German and UK employment law: spot the difference
There are many reasons why people would choose to move to Europe, and in particular Germany, for a development in their career. But it might not be as simple as just learning the language, you will also have to know the differences in employment law.
When it comes to employment law, you might believe there is little difference between working in the UK and Germany. After all, both are part of the EU. However, there are significant differences.
The first thing to bear in mind is that Germany’s employment laws apply to all foreign nationals working in the country, regardless of where their company is based. UK citizens do not need a work permit (although they need to officially register as residents). Those from outside the EU need a residence title before starting work.
All German employees are required to have an employment contract setting out remuneration, start date and other basic details. Ideally this should in writing and translated into German in the event of any dispute being brought before a court. Typically, an employment contract will be for an unlimited time, but limited contracts are permissible if, for instance, a project will be completed within a certain time frame. The maximum length of a limited contract is two years.
In contrast to the UK and some other industrialized countries, Germany’s social security system is financed collectively via a process of redistribution. Generally, all employees are required to contribute to the system, which covers health insurance, home care and nursing insurance, pension insurance and unemployment insurance. An employee’s share of contributions amounts to approximately 21% of their gross salary and is matched, roughly, by their employer.
Levels of pay are determined by individual employment contracts. Unlike the UK, there is no statutory minimum wage in Germany although some sectors have agreed on a minimum wage system, for example, the construction industry.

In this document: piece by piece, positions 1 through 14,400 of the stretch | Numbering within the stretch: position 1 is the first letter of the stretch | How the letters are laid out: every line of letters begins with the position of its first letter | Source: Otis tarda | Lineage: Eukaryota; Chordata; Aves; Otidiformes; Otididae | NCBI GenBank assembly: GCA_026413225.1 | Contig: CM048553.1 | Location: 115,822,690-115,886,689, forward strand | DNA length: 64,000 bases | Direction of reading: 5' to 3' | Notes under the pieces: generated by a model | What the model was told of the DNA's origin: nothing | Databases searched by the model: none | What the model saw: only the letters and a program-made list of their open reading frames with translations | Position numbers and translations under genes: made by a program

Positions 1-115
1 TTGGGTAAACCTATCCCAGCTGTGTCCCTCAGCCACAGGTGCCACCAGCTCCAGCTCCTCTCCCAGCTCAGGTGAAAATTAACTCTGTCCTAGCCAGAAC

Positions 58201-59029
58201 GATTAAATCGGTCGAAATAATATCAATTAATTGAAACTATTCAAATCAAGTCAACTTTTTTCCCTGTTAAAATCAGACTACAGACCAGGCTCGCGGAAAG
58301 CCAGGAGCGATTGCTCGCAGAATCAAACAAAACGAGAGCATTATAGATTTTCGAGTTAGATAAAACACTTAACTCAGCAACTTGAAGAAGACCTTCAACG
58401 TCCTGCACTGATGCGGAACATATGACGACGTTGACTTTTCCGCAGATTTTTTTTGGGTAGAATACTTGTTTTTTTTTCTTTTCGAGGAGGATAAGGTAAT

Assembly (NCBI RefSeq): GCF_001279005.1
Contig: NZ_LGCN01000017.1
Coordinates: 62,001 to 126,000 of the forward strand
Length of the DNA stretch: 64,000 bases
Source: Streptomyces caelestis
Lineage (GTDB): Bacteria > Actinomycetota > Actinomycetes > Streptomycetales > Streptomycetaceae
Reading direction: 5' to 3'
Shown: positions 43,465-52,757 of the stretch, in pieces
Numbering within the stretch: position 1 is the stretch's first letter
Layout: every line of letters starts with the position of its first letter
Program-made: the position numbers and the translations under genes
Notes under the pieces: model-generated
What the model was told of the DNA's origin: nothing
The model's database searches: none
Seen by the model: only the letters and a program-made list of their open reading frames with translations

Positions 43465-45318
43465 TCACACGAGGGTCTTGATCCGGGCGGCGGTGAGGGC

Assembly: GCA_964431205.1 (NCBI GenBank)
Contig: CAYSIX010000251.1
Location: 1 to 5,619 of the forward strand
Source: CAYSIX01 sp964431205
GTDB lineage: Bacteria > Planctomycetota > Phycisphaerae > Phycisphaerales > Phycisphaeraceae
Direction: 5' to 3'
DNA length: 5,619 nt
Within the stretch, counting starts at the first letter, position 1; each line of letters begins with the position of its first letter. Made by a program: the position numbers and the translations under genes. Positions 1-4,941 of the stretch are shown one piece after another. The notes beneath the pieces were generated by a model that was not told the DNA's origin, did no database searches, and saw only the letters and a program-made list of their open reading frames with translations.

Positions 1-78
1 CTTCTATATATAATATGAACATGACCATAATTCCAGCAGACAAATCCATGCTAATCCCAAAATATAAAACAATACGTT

Approximately 30% of German workers belong to a trade union and collective workplace agreements are common in sectors including the automotive, chemical and banking industries, as well as the public service.
German employees normally work 35–40 hours over a five-day week. Under the law, the working day can be no longer than eight hours but up to ten hours is permissible if the average daily working time over a six-month period does not exceed eight hours.
The law generally prohibits working on Sundays and public holidays.
Holiday pay: Employees are entitled to a minimum four weeks’ paid holiday each year but many employers offer more.
Sick pay: Full salary is paid for up to six weeks per illness and in certain circumstances up to 12 weeks.
Maternity pay: Maternity leave must start at least six weeks prior to a baby’s due date and mothers are not allowed to return to work until at least eight weeks after the birth. Maternity allowance is paid during this period out of the statutory health insurance fund and supplemented by the employer. Women cannot be made redundant while they are pregnant or during the first four months after giving birth.
Parental leave: Mothers and fathers are entitled to three years’ unpaid parental leave, which they can share.
As in the UK, Germany has strict laws governing the termination of employment in order to protect employees from unfair dismissal.
Dismissal: Immediate dismissal is only possible in extraordinary circumstances, for example, in the event of serious misconduct. Generally, an employer must give notice in writing (not by email or fax) and employees are entitled to between four weeks’ and seven months’ notice, depending on how long they have worked for the organization. Individual employment contracts may specify a longer period than set out in law.
Redundancy: In England workers can be chosen for redundancy based on measurable factors including performance targets, punctuality and attendance record. In Germany employers must consider social factors such as age, disability and how many dependents an employee has.
Workers being made redundant are entitled to at least four weeks’ notice (rising to more than 17 weeks if they have worked for the organization for 10 years). Severance pay amounts to between 2.2 weeks’ pay (for 1 year service) to 21.7 weeks pay (for 10 weeks’ service).
German employment law is widely regarded as complex and some analysts advise taking out legal protection insurance to cover legal costs in the event of a dispute. If a dispute ends up in court, employees may have to pay for their own legal representation regardless of which party wins.